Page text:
There’s something about sleeping in a novel location—and you don’t need a ticket to a foreign country to enjoy the benefits of sleeping somewhere new, says Davis.

“Switch things up by sleeping somewhere different in your home, whether it’s in another bedroom, on the couch, or even outside in a tent, looking up at the stars,” she says. “Staying at a friend’s house or renting out a local Airbnb will give you the same novel feeling without the jet-setter price tag.”

Introduce small luxuries

Popular sleep tourism destinations and hotels deepen the relaxing experience with little luxuries, notes Davis—and these are things you can add to your bedroom at home as well.

“It could be chocolates on your pillow or even aromatherapy,” she says. “Use essential oils like lavender, chamomile, or sandalwood in a diffuser or as a spray on your linens for a luxurious pick-me-up.”

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What is a sleep vacation?

The goal of a sleep vacation is to plan everything from the destination, accommodation, and experiences to specifically improve sleep, says Davis.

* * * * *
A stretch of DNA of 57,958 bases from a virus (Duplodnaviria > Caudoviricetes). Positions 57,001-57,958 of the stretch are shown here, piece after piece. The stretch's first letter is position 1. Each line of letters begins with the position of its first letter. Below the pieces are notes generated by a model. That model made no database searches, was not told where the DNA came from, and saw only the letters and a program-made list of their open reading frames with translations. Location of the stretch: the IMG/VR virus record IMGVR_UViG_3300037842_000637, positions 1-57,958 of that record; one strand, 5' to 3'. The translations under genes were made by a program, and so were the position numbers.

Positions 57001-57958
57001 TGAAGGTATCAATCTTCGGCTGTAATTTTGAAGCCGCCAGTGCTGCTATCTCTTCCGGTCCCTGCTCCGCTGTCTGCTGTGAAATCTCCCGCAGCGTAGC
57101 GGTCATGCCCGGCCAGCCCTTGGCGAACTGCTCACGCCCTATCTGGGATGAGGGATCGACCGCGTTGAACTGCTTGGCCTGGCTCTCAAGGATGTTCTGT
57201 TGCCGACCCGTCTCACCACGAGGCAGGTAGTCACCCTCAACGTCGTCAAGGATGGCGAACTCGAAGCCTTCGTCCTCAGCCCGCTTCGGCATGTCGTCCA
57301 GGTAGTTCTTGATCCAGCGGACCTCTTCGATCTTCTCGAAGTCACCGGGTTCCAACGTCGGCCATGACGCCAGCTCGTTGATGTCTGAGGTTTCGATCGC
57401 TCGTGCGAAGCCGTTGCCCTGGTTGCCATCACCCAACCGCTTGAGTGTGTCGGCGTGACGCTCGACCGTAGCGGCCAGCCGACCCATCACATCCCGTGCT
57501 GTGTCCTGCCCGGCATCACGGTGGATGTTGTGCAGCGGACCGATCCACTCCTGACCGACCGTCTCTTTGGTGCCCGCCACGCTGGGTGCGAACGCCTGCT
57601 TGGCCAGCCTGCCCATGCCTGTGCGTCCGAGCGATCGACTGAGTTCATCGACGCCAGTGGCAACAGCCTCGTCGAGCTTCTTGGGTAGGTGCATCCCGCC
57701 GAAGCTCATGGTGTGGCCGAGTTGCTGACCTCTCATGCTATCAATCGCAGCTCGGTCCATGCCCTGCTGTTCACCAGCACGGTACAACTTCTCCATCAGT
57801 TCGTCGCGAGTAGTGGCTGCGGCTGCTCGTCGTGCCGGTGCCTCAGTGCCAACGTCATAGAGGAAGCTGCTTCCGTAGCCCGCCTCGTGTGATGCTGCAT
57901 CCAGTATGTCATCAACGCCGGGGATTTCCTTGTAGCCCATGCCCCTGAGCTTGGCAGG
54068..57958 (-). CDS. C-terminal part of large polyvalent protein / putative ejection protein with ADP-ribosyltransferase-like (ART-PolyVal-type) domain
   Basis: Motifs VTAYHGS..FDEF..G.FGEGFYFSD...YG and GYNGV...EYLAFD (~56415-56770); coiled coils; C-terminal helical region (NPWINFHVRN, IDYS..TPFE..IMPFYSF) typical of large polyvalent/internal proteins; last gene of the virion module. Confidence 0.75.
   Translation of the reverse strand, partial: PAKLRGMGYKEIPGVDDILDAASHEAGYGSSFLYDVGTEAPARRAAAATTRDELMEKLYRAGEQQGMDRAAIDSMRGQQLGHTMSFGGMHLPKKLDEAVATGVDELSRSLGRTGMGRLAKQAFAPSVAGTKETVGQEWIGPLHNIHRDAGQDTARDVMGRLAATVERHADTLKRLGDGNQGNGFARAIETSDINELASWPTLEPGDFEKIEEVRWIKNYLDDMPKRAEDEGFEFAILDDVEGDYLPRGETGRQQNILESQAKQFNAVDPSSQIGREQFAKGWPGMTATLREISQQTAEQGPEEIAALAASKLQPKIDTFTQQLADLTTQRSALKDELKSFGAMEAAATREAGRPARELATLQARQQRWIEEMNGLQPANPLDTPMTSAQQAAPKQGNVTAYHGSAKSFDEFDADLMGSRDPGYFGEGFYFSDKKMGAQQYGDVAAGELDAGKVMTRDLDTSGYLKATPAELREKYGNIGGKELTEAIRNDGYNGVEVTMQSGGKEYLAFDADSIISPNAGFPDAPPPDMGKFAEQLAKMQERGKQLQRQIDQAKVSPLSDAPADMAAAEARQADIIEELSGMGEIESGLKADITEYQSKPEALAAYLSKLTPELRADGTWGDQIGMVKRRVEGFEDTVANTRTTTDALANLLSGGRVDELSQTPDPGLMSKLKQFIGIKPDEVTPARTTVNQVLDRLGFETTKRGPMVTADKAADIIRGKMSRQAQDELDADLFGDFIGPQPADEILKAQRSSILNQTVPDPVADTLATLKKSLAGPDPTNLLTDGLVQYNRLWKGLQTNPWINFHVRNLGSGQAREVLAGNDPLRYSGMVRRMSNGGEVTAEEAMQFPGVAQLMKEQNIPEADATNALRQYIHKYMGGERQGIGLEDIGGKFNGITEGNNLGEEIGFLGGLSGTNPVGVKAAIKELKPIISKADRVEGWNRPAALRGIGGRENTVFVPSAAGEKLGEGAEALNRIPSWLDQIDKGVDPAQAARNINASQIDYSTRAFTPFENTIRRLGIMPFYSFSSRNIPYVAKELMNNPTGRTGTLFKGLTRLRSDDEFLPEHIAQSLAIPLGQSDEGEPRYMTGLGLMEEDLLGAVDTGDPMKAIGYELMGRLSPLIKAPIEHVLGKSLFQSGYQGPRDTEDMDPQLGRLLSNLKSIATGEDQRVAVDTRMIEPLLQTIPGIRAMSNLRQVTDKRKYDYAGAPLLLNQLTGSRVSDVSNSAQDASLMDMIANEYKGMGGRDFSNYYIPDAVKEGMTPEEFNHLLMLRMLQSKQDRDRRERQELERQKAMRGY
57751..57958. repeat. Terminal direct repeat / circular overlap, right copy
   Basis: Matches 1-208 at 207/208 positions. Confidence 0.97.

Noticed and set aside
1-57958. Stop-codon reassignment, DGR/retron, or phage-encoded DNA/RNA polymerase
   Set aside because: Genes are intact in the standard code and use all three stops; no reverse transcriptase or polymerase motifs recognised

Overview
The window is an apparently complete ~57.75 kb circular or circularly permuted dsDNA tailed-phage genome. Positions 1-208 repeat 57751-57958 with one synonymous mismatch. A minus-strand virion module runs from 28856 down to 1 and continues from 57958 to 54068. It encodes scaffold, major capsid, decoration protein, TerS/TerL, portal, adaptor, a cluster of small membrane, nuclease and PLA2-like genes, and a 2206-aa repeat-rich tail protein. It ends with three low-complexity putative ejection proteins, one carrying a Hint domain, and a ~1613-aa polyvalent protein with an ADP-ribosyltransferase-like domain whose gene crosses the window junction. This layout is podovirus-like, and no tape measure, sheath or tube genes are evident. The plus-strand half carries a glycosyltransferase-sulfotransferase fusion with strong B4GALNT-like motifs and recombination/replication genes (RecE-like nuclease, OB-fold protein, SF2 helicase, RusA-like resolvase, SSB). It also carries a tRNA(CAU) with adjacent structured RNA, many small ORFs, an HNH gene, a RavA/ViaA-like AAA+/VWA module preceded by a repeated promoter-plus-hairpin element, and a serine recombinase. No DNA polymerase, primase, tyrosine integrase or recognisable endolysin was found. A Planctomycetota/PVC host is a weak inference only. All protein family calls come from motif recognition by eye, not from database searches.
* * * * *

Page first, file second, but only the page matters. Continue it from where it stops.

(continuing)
“That includes choosing hotels with state-of-the-art mattresses, specialized circadian rhythm lighting, soundscapes, and rooms with optimal temperature and humidity controls,” she says. “It doesn’t hurt if the hotel offers spa treatments either.”

Why is sleep tourism booming?

After the pandemic, more and more people realized that they were stressed and burned out. Their sleep suffered as a result, which made people turn to creative techniques to gain some quality Z’s.

One way travelers are accomplishing good sleep is through sleep tourism programs and amenities at hotels, which have jumped on the sleep tourism bandwagon and cater to travelers who desire more restful vacations.

Next, check out our top travel sleep tips to help you get better shuteye away from home.